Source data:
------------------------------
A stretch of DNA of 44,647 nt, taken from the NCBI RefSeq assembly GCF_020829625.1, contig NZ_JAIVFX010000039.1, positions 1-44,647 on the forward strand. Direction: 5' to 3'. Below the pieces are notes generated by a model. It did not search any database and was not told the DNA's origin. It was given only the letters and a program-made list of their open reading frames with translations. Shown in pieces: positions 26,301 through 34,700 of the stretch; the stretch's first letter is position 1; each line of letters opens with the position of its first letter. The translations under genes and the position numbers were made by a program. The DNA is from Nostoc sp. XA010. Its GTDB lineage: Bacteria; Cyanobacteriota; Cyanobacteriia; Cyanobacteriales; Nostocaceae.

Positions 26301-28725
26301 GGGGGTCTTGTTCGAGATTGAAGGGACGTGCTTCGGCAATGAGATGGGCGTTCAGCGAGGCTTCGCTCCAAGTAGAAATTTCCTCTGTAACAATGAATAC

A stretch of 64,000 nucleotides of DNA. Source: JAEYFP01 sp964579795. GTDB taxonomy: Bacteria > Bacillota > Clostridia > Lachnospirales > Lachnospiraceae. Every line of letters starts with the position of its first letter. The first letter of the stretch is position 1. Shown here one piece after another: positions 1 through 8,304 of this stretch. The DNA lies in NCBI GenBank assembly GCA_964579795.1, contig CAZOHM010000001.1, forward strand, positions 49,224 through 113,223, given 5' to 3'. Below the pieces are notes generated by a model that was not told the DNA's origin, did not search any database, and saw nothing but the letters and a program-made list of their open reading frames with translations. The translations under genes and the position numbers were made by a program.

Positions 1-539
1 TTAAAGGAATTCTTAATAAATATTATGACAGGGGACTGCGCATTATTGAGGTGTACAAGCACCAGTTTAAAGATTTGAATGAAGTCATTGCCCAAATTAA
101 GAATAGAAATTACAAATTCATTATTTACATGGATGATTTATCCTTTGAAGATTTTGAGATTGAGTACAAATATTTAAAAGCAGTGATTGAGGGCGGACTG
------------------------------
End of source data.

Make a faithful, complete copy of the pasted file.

A stretch of DNA of 44,647 nt, taken from the NCBI RefSeq assembly GCF_020829625.1, contig NZ_JAIVFX010000039.1, positions 1-44,647 on the forward strand. Direction: 5' to 3'. Below the pieces are notes generated by a model. It did not search any database and was not told the DNA's origin. It was given only the letters and a program-made list of their open reading frames with translations. Shown in pieces: positions 26,301 through 34,700 of the stretch; the stretch's first letter is position 1; each line of letters opens with the position of its first letter. The translations under genes and the position numbers were made by a program. The DNA is from Nostoc sp. XA010. Its GTDB lineage: Bacteria; Cyanobacteriota; Cyanobacteriia; Cyanobacteriales; Nostocaceae.

Positions 26301-28725
26301 GGGGGTCTTGTTCGAGATTGAAGGGACGTGCTTCGGCAATGAGATGGGCGTTCAGCGAGGCTTCGCTCCAAGTAGAAATTTCCTCTGTAACAATGAATAC

A stretch of 64,000 nucleotides of DNA. Source: JAEYFP01 sp964579795. GTDB taxonomy: Bacteria > Bacillota > Clostridia > Lachnospirales > Lachnospiraceae. Every line of letters starts with the position of its first letter. The first letter of the stretch is position 1. Shown here one piece after another: positions 1 through 8,304 of this stretch. The DNA lies in NCBI GenBank assembly GCA_964579795.1, contig CAZOHM010000001.1, forward strand, positions 49,224 through 113,223, given 5' to 3'. Below the pieces are notes generated by a model that was not told the DNA's origin, did not search any database, and saw nothing but the letters and a program-made list of their open reading frames with translations. The translations under genes and the position numbers were made by a program.

Positions 1-539
1 TTAAAGGAATTCTTAATAAATATTATGACAGGGGACTGCGCATTATTGAGGTGTACAAGCACCAGTTTAAAGATTTGAATGAAGTCATTGCCCAAATTAA
101 GAATAGAAATTACAAATTCATTATTTACATGGATGATTTATCCTTTGAAGATTTTGAGATTGAGTACAAATATTTAAAAGCAGTGATTGAGGGCGGACTG